One of the things that makes me most wary of the new legislation that corporate media and software companies support is the way they are behaving under the existing laws. As Doc Searls recently wrote, we are edging towards a fully licensed world, where all actions we take concerning copyrighted artifacts are controlled - and not just their original manufacture for distribution. Because of the way the English language uses the word "copy" to mean 'use electronically' as well as 'manufactured physical reproduction', copyright corporations have felt justified to seize control of culture in ways that exceed the most evil dreams of their predecessors.
Patents Are Worse Than Copyrights
While much of the focus has been on copyrights, we also need to consider the threats from patents. Each of the attempts at blanket legislation frames it as a need to protect "Intellectual Property", a term coined to associate various forms of intellectual monopoly - copyrights, patents, trademarks and more - which although conceptually unrelated are all sources of control for corporations whose income depends on exploiting that control. Patents are already primarily a weapon to chill fair competition rather than a protection for innovation. Just consider a few recent examples:
- Yahoo is suing Facebook for patent infringement using patents that, according to developers who were involved, are just the weaponisation of the obvious. It's a line VC Fred Wilson says they should not have crossed, but they could, so they did. Those who can do, those who lose sue.
- Honeywell attacked Nest, an innovative startup with a smart and networked thermostat for the home, despite not addressing that market themselves. Got to keep those green fields green in case they become competitive.
- Open source patent defense Open Invention Network recently expanded its patent protection for Linux. Good news, sullied by the discovery that founder members Sony and Phillips carved out exceptions so they didn't face competition from Linux in their consumer products. Open is good as long as we don't have to be.
The companies involved know what they are doing looks bad, so increasingly they work through proxies to try to hide their anti-competitive behaviour. But ultimately corporations are not people but machines, behaving more like reptiles than humans despite being treated as people by the law. As a consequence, they try to justify their actions by claiming that in some way a competitor is "stealing their ideas". But that's rarely the case. As
"While copyright law has served the software industry well, the same is not true of patents. Copyright protection is granted automatically when a work is created. In contrast, obtaining a patent is an elaborate, expensive process. Copyright infringement occurs only when someone deliberately copies someone else's work. But a programmer can infringe someone else's patent by accident, simply by creating a product with similar features."
How To Respond
The EFF has a good summary of the problem that software patents pose in a connected society (and a great flow chart). They suggest a strategy of which I believe the Debian project's approach to software patents is an exemplar for open source projects. In summary it says: Shun software patents, reject attempts to force you to license them if you can, avoid allowing fear of them to shape your actions, use attorney-client privilege to protect you if you are ever concerned about them.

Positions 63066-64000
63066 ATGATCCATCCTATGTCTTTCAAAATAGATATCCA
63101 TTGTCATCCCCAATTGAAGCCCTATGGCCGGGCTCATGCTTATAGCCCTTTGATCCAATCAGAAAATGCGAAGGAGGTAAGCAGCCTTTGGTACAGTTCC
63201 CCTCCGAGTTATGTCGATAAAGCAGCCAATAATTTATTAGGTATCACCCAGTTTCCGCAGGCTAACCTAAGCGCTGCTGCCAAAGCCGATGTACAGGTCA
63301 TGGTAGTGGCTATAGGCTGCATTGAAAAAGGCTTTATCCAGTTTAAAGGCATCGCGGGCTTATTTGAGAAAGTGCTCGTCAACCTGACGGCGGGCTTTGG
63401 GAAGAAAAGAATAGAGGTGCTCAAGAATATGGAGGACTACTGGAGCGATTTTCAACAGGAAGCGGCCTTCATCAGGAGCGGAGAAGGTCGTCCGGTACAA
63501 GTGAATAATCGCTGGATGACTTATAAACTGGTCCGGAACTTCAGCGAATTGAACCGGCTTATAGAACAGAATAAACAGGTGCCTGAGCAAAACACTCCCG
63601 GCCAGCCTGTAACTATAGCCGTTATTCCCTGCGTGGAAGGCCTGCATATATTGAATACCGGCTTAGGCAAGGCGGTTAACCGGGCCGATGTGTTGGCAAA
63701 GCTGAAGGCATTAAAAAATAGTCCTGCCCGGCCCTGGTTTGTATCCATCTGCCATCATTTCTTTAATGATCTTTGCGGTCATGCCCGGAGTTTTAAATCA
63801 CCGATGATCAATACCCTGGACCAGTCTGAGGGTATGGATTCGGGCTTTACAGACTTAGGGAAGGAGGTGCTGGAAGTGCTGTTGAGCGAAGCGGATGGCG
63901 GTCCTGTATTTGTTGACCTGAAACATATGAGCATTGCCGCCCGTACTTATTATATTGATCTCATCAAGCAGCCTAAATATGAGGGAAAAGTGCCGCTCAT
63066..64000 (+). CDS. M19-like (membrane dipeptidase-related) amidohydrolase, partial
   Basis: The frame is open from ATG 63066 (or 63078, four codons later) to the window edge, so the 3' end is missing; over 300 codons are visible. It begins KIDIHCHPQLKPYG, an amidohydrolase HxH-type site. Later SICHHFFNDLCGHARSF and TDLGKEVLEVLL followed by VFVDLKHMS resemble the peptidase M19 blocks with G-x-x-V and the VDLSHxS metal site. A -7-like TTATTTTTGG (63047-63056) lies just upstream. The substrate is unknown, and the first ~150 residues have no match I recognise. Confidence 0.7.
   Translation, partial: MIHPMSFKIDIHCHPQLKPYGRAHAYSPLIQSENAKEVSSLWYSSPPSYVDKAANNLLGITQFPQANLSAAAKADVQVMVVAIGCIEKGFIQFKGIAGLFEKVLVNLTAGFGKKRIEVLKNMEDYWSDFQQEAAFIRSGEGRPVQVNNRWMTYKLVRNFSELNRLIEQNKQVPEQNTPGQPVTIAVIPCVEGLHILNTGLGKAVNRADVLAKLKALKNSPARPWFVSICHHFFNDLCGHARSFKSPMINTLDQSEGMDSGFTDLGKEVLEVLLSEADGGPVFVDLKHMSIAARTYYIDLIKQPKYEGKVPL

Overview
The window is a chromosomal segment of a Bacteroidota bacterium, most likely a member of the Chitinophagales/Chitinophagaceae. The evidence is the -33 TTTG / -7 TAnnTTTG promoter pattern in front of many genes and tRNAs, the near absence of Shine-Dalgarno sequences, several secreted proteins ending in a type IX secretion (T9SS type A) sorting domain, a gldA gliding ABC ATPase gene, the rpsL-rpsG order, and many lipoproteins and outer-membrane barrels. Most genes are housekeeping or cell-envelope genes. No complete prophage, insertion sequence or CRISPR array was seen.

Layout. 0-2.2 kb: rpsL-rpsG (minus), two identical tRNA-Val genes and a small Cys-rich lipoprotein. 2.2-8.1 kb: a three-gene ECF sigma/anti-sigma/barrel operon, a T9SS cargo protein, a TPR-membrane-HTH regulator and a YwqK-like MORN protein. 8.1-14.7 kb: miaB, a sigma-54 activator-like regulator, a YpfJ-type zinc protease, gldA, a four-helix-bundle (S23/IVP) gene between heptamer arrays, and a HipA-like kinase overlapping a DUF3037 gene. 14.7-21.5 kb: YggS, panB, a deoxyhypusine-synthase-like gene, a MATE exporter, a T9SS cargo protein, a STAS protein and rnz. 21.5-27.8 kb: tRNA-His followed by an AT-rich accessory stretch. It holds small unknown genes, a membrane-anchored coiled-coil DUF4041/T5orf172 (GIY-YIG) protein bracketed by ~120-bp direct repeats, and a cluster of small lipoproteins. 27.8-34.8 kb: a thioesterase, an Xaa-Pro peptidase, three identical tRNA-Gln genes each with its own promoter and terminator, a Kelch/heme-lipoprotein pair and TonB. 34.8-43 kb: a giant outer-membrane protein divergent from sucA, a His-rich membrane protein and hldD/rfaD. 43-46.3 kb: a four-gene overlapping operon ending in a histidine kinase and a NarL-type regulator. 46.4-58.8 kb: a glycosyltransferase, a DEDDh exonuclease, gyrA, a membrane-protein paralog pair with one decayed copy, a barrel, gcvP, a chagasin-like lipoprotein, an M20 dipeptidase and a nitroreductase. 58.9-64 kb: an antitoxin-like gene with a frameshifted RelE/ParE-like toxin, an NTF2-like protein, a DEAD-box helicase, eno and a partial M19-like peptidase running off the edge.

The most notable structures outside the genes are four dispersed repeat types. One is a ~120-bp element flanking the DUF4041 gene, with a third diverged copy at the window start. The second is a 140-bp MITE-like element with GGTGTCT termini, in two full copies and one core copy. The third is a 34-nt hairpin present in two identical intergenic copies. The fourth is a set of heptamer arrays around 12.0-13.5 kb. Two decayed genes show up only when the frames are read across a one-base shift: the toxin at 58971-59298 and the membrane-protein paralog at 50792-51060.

So in the light of all that, we should be exceptionally concerned of any clauses that involve patents in treaties like ACTA, SOPA, TPP and the ones that will inevitably follow when those are defeated. There are people acting on behalf of large corporations to lobby for patent infringement to be criminalised; for patent infringement to be policed by customs officers; for police units to be set up to address patent infringement; for arrangements where accusation alone is sufficient to bring sanctions with little effective recourse. Just like for copyrights.
The people doing this advocacy used to work for industry consortia like the BSA, but increasingly they are twice removed from them to avoid easy connections being made. Politicians and civil servants may be unable to identify the links back to industry in these cases, and are consequently surprised when opposition appears as if from nowhere. They are being told by whisper campaigns that powerful newcomers like Google are behind this opposition.
It's taking quite some time for the realisation to dawn that the opposition to draconian and toxic escalations to copyright and patent law is not being orchestrated by any corporation. Rather, the connected society is providing a voice for citizen consensus, perhaps for the first time since ancient Athenian democracy. Thank goodness for that openness; no wonder lobbyists and paid consultants are working to limit that too.
If these topics interest or frustrate you, you'll probably also appreciate the Open Rights Group conference, ORGCon, this Saturday in London. Some great headline speakers as well as plenty of other sessions. See you there (I'll be moderating the open source session)!